(i) Personnel administration-appointment, promotion and transfer of the teaching, non-teaching
and inspecting staff, their performance, appraisal and disciplinary control.
(ii) Financial administration sanctioning and disbursement of grant-in-aid, disbursement of
teacher’s salaries, audit and inspection of accounts.
(iii) Dealing with disputes between teachers and management and attending to quasi-judicial
(iv) Dealing with local bodies and the Panchayat Raj institutions.
(11) Role as a Supervisor and Inspector : A supervisor should be able to provide academic leadership
and technical advice for improving the teaching-learning process.
(12) Role as Professional Leader and Innovator : He must be an expert in organising orientation programmes, refresher courses, in-service training programmes, dissemination of new ideas and popularisation of tested good practices, encouraging experiments and other innovations.
(13) Role as Development Generalist and Planner : This implies adequate training and capability in co-operating and collaborating with other departments in the overall development planning
of the district, formulating, implementing and evaluating educational plans at the district,
regional level; guiding and promoting programmes at the institutional level.
(14) Role as a Bridge Builder Between the School and the Community : A supervisor should be adept in fostering good public relations; securing community participation for improving and developing educational institutions; making institutions conscious of the need to serve the community better.
To sum up the qualities of an inspector, it may be stated that he should a man of learning, faith,
pains taking with life and energy and imbued with a spirit of progress and experimentation and above prejudices of all petty personal affiliations.
D. Selection of Inspectors:
In view of the multifarious functions an inspection is expected to perform, it is very essential that sufficient care is taken in the selection of the inspecting personnel. It is suggested by the Secondary Education Commission that a person to be chosen as an Inspector should possess high academic qualifications (an Honours or Master’s degree with teacher’s training) and should have had teaching experience in schools for at least ten years, or should have been a Headmaster of a High School for a minimum period of three years. In addition to direct recruitment the Inspector should also be drawn from :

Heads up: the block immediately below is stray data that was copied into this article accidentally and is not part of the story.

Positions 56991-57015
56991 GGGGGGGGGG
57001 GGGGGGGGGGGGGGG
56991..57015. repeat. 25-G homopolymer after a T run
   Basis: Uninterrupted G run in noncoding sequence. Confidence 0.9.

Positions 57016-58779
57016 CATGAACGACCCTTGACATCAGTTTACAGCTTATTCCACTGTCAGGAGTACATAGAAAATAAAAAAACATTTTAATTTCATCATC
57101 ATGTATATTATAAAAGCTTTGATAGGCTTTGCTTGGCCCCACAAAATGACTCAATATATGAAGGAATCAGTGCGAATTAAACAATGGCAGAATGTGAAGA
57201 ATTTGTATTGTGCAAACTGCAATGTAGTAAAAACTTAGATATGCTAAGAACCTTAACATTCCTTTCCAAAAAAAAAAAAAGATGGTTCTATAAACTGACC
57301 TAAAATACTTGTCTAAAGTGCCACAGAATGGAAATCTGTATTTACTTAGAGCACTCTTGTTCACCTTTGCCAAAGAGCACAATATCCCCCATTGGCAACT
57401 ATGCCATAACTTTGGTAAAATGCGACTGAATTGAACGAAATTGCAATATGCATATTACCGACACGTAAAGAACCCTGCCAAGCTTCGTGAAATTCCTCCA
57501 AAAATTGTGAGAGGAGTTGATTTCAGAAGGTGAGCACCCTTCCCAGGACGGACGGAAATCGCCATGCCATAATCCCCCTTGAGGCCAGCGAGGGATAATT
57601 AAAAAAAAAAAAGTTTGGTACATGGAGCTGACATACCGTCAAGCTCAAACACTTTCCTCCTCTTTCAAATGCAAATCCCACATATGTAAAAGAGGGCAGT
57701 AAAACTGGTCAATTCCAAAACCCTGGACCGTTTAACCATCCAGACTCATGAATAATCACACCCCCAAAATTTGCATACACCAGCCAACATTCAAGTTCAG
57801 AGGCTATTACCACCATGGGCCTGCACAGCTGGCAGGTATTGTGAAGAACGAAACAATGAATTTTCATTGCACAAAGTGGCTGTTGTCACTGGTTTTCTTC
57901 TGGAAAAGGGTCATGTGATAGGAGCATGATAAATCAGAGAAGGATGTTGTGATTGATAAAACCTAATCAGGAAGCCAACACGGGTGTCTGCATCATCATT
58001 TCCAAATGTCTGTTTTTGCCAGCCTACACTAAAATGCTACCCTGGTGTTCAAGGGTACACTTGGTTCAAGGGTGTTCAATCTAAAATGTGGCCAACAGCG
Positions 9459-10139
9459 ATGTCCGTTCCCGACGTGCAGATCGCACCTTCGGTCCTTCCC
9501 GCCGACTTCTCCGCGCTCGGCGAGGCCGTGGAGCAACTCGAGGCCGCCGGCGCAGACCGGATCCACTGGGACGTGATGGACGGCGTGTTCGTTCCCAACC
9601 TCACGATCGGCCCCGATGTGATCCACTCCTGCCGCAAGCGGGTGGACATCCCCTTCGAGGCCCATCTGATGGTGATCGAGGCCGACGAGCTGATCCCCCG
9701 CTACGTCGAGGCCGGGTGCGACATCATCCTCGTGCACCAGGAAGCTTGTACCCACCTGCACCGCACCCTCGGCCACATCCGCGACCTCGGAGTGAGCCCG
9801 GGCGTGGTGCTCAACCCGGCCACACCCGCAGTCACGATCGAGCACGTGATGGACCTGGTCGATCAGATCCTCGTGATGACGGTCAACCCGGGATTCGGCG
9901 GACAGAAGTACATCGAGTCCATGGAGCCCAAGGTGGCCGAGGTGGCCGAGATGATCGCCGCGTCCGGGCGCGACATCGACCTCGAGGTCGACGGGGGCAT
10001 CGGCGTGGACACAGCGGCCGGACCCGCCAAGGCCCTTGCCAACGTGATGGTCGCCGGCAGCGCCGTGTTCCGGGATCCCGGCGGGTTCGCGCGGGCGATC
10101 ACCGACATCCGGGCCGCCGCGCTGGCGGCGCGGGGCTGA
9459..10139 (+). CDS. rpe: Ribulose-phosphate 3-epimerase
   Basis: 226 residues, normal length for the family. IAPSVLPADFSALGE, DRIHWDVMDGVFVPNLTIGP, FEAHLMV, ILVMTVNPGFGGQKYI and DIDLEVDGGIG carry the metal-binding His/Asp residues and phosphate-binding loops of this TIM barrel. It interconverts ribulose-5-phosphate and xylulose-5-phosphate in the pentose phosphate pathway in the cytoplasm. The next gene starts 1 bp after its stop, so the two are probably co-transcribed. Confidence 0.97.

(i) Teachers of ten year’s experience.
(ii) Experienced Headmasters of High Schools.
(iii) Qualified staff of Training Colleges.
The Commission further recommends that suitable persons from any of three categories may be appointed as Inspectors for a period of three to five years after which they may revert to their original posts. This will enable them to appreciate the position of the Inspector and to approach the
problems of the schools with greater appreciation of the realities from their own experience.
The Zakir Hussain Committee has substituted the word ‘Supervisor’s for inspectors. According to this report an efficient and supervisory staff is almost as important for the new schools as well trained teaching personnel. Supervision is a fairly supervised work and we would recommend that provision should be made for the training of supervisor to meet the ever-growing needs of an
expanding school system. The minimum qualification for a supervisor. According to the Zakir Hussain Committee, should be complete training as a basic school teacher together with at least two year’s experience of successful teaching and a year of special training in the work of supervision and
administration Supervision should not be mere inspection, it should mean personal co-operation
and help offered by one who knows more to a less experienced or less resourceful colleague.
Supervisors should indeed be able to play the role of leaders and guides in the educational experiment.
In order that the more important obligations of helpful guidance and leadership may be properly fulfilled. It is necessary that the load of unavoidable and administrative routine should be as light as possible. Therefore there should be an adequate number of supervisors and the supervisory districts should not be un-manageably large. This will mean greater expense but economy here will be a bad economy.